Generally speaking, four reform strategies are combined, in varying degrees, in portfolio districts: (1) performance-based (generally test-based) accountability, (2) school-level decentralization of management, (3) the reconstitution or closing of “failing” schools, and (4) the expansion of choice, primarily through charter schools. CRPE adds pupil-based funding, more flexible use of human capital, and capacity building. Also, for the portfolio metaphor to work, the central office must play an active management role, which means that highly deregulated districts like New Orleans are problematic implementations.

While proponents of portfolio districts emphasize community involvement, governmental authorization lies in state capitals and local school boards are typically shunted aside, leading to the objection that the policies are a power play about “money and power and control.” State-level advocacy for these policies, moreover, has often been misleading, and characterized by spin and cherry-picked data. Yet given the struggles of students in urban school districts, no proposal should be easily dismissed — so the question remains about whether the portfolio idea might be structured in ways that advance societal goals.

Here is the third of three pieces about school reform in Indiana:

By Darcie Cimarusti

When schools reopen in Indianapolis, Indiana in July, the doors of three legacy high schools will remain shuttered. The Indianapolis Public School (IPS) board voted last fall to close them after six months of raucous meetings where community members accused the board and superintendent of ignoring community concerns. Like many school closures, the recent shuttering of what were once three great high schools would disproportionately impact low-income children of color.

Superintendent Lewis Ferebee cited budget concerns and declining enrollment throughout the district as justification. But as the traditional public high schools the community fought to keep open were closed, the district opened a charter high school co-founded by  Mitch Daniels, former Indiana governor and education reform stalwart.

Daniels, now president of Purdue University and a founder of Purdue Polytechnic High School, spoke to the inaugural class of 159 students on their first day of school, July 31, 2017. Before Daniels’s new high school had even completed its first year, the Indianapolis Charter School Board approved the charter’s request to open an additional location.

The second Purdue Polytechnic High School wants to take over the Broad Ripple High School building, one of the schools the IPS board closed just last year. IPS hopes to put the facility on the market for $6 million to $8 million to fill the growing budget hole that led to the closures in the first place. But there are other factors at play that may prevent that, including a current Indiana state law that requires school districts to allow charter schools to lease or buy an empty school building for $1.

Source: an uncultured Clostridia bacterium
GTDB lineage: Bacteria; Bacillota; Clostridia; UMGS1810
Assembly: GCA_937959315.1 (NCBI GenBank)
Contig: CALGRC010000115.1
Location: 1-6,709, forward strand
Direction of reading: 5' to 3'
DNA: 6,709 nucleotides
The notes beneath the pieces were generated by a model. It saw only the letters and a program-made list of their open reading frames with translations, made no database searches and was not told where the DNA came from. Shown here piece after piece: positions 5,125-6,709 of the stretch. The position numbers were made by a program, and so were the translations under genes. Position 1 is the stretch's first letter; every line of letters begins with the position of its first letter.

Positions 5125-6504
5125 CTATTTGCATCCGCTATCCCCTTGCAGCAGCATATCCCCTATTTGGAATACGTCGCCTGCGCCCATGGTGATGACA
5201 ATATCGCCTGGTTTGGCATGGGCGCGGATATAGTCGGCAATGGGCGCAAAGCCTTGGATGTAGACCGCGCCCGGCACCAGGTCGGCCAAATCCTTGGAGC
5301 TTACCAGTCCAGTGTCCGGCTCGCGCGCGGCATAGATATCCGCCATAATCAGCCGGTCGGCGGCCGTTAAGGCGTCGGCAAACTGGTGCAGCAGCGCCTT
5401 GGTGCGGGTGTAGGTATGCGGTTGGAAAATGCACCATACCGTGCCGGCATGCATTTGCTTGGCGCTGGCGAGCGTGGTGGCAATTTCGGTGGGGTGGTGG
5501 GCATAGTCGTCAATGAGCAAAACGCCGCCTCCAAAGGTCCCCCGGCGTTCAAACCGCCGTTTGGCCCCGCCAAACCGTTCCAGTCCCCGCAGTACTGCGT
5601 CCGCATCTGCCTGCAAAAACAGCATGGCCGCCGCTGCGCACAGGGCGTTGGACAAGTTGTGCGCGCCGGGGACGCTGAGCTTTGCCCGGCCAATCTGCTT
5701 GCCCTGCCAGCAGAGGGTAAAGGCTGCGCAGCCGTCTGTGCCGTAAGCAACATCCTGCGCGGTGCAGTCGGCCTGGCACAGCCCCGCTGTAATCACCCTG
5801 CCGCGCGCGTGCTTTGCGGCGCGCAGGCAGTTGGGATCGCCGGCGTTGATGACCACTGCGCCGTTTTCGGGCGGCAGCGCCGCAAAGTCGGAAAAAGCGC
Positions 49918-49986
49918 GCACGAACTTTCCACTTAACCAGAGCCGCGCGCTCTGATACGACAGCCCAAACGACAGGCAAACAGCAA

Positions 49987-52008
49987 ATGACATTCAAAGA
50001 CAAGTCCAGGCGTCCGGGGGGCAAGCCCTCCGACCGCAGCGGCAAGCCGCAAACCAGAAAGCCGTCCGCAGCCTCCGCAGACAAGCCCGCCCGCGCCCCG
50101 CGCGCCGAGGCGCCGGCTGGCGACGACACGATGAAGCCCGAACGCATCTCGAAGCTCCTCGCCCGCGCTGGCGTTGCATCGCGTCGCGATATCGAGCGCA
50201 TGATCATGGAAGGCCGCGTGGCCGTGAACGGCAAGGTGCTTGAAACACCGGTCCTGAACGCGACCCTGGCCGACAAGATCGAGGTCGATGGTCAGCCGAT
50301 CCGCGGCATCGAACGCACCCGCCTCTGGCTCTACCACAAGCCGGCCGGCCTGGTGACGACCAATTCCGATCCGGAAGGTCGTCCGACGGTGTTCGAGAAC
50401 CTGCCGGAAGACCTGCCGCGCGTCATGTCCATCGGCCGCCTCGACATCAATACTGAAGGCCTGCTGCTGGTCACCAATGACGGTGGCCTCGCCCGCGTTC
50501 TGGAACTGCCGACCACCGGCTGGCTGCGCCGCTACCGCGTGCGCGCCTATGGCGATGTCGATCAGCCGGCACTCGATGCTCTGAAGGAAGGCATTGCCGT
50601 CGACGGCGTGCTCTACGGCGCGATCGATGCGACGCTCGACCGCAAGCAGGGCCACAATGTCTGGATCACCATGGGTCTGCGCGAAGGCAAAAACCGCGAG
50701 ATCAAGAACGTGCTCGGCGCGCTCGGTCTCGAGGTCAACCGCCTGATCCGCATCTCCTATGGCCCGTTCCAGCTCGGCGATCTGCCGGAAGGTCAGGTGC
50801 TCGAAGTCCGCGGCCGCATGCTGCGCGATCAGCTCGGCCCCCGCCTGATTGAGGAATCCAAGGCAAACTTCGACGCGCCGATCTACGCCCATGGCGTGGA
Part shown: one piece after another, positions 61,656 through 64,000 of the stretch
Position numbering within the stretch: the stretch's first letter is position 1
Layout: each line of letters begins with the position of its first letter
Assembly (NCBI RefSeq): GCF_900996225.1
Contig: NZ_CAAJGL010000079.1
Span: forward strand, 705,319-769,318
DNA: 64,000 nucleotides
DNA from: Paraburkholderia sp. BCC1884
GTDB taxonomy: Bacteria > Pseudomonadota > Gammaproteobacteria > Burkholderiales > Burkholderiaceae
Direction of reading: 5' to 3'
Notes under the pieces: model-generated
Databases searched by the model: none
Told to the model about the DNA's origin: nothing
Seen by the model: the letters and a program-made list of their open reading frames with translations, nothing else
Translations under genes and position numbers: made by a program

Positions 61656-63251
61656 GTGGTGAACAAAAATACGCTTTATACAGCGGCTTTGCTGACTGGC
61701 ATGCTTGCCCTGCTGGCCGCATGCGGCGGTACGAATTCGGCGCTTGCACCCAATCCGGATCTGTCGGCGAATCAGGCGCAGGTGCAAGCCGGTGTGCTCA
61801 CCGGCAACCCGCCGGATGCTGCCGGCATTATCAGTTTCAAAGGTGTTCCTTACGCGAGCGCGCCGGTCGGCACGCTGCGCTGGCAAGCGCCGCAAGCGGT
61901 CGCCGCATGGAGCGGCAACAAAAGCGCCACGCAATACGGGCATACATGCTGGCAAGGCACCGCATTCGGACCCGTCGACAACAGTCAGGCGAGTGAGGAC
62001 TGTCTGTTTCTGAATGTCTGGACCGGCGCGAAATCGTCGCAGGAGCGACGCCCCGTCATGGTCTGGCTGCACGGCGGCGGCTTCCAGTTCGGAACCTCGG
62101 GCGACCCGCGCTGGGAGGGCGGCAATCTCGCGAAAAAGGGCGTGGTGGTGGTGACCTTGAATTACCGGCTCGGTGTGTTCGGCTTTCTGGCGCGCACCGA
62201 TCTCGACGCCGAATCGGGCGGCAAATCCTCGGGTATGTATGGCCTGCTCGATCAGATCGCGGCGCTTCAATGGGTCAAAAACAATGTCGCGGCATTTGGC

Why are treasured public assets being turned over to unproven charter operators against the will of many people in the community?

Because IPS subscribes to the “portfolio model” of education reform — a controversial model of school reform first implemented in New Orleans after the devastation of Hurricane Katrina, that has since spread to cities such as Washington, D.C., and Denver, Colorado.

What is the portfolio model? Diane Ravitch, education historian and public school advocate, who is president of the Network for Public Education, describes it  as a school board treating their schools as if they were a stock portfolio. “If a school is not performing well, turn it over to private management. Buy and sell schools as you would buy and sell stocks in a portfolio. Disruption? No problem. Chaos? No problem.”

The Mind Trust, an Indianapolis, Indiana based 501(c)(3) nonprofit organization, brought the portfolio model to IPS. Over $80 million in local and national foundation money has poured into the Mind Trust’s coffers since 2006, with the Walton Foundation, Bloomberg Philanthropies, the Michael and Susan Dell Foundation and the John and Laura Arnold Foundation joining the local foundations already supporting Indianapolis’s portfolio model.

In this 2016 video recorded for the Mind Trust, titled “Why National Funders are Investing in Indianapolis,” Texas hedge fund billionaire and former Enron trader John Arnold claimed he was drawn to the Mind Trust because it is trying to do school reform “from the community level,” but those critical of the Mind Trust’s role in IPS disagree.